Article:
A Japanese government agency is exploring making mods for Cities: Skylines

Image Credit: 『Cities: Skylines』Content Creator Pack: Modern Japan *Official DLC unrelated to the mods mentioned in this article.

Written by. Nick Mosier based on the original Japanese article (original article’s publication date: 2022-07-12 17:52 JST)

Japan’s Ministry of Land, Infrastructure, Transport and Tourism is looking into developing mods for Cities: Skylines. The plan for their development looks to be related to another project being led by the ministry, Mogura VR News reports.

Cities: Skylines is a city management simulation game where players develop and grow a city as its mayor. It’s a job that covers a wide range of responsibilities including setting up residential and industrial districts, setting up infrastructure like water lines, and providing services like education, law enforcement, and healthcare. Cities steadily grow and come alive as their populations increase, and each resident has their own lifestyle that you can observe in the game.

The game also has an active modding community around the world doing everything from making the gameplay systems more convenient to adding buildings and structures. There are also a lot of mods for Japanese-style buildings and other items such as traffic lights, roads, and infrastructure facilities. By using these (or by making their own mods), some players have managed to create Japanese-style cityscapes.

And now it looks like Japan’s Ministry of Land, Infrastructure, Transport and Tourism wants to get in on the modding action. The ministry’s Yuya Uchiyama revealed the plan in an interview with Mogura VR News. According to Uchiyama, the mod would make use of 3D city models the ministry possess and automatically reflect geographical and building data in the game. While the details haven’t been specified, if brought to reality, a Japanese city mod made by a government agency will be available for players.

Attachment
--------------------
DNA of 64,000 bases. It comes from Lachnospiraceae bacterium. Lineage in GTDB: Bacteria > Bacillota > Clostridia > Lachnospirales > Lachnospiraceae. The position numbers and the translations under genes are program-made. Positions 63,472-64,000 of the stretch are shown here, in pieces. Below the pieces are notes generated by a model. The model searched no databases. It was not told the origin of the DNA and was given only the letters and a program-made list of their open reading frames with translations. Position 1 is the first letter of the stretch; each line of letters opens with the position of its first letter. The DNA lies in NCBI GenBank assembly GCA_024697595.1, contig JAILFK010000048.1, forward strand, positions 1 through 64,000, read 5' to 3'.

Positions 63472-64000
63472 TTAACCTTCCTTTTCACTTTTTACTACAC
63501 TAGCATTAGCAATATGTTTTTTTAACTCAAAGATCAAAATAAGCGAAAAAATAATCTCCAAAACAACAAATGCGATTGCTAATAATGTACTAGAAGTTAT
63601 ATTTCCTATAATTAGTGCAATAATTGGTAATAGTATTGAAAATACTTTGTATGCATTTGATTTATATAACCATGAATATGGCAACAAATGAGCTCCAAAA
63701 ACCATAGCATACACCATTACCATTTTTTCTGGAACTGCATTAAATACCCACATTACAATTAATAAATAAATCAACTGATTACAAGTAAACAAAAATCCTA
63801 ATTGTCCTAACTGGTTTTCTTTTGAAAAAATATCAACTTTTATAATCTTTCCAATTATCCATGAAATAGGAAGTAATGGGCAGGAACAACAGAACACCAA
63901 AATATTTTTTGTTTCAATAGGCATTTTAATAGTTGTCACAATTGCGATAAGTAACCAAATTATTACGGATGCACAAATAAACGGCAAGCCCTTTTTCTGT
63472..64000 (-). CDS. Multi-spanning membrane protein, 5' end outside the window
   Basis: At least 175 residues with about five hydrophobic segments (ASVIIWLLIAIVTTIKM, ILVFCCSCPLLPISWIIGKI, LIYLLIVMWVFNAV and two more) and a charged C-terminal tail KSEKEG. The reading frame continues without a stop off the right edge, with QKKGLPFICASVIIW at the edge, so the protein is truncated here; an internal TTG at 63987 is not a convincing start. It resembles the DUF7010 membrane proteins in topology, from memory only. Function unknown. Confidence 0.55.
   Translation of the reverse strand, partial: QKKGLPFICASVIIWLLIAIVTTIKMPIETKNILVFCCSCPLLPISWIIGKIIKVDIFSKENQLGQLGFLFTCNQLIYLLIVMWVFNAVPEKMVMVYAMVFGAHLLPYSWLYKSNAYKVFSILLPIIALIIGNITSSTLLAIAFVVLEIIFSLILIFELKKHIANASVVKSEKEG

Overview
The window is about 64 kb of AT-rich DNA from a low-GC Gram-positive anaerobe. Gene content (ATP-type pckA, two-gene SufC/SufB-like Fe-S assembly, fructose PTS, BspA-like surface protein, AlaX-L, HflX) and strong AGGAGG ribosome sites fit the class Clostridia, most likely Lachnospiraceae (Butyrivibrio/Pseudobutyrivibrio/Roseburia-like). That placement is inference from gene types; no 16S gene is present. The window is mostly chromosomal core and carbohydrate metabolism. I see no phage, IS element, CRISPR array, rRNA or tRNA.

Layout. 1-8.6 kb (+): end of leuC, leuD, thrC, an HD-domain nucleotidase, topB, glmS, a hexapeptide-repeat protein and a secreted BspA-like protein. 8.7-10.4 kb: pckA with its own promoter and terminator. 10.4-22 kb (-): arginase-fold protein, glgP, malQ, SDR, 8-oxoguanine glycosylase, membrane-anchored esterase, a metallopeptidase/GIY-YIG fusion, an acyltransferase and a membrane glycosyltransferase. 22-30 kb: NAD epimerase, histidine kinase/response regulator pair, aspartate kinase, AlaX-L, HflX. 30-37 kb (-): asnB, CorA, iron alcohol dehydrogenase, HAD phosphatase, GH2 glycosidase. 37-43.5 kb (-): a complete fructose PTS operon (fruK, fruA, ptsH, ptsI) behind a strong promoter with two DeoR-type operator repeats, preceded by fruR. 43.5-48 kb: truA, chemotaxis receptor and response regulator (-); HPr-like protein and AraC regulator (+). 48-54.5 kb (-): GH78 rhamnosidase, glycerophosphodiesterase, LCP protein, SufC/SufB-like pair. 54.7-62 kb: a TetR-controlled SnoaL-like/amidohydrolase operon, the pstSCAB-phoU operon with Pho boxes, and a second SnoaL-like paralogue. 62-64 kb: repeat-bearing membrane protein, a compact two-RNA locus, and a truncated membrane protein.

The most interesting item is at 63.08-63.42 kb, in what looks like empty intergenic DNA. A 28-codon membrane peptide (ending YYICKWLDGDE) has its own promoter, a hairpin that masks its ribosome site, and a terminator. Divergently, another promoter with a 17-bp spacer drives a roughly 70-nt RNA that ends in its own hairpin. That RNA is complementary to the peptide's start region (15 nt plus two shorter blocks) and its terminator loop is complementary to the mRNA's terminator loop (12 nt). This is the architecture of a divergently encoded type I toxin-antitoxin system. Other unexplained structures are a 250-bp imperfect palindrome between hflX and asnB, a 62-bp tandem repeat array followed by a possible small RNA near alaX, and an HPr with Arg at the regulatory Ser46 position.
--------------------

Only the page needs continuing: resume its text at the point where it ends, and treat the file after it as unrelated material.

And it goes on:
The unexpected development is also gaining attention in the gaming community with @Uralida, editor of the popular YouTube channel Game Sanpo, reacting to the report. @Uralida also brought up the ministry’s Kasegawa Dam Virtual Tour that they released in April as an example of a unique effort by the ministry.

The ministry does have a reason for suddenly looking into game mod development, though. Since 2020, they have been working on what they are calling Project PLATEAU, a plan to capture 3D models of real cities to make open to the public. According to Uchiyama, this is more than simply releasing 3D city models to the public, and the Ministry of Land, Infrastructure, Transport and Tourism is developing various use cases of their own. Uchiyama says the impetus for the project was to encourage their use as a service to local governments and citizens.

Uchiyama also hopes that the mods can encourage children to get to know their own towns better. Uchiyama thinks this could create interest and understanding for a metaverse made with PLATEAU. Proof-of-concept experiments are also being done to make an urban-style metaverse using AR devices. The intention is likely to use easy-to-understand games to make the initiative known among children.

However, it sounds like there’s still room for improvement to make PLATEAU’s data easier to use. While it’s suitable for grasping the size and positions of structures, on the graphics side, Uchiyama says, “it’s not of a quality that can be used in games or apps aimed at consumers.” In order for it to be used for something like a low cost metaverse, more knowhow is needed on the graphics side of things. Currently, using PLATEAU’s data in something like a game engine requires time and preparation. They say that the sizes and partitions of the meshes on the 3D models are difficult for engineers to work with as is. To solve this issue, they are developing an SDK this year to be used as a plugin in Unity and Unreal Engine 4.

PLATEAU’s 3D city models have a variety of potential uses. And since it uses data already gathered from various local governments, it’s cheap and can make it possible to create 3D models of any Japanese city one can think of. From a content creation standpoint, there’s still the issue of usability, but if Unity and Unreal Engine 4 plugins are made, it could potentially be widely used for game development. It’s also interesting to see a strait-laced government organization make steps toward gaming and entertainment. Maybe in the future we’ll see PLATEAU used not just for modding but to add Japanese cities into all sorts of different content.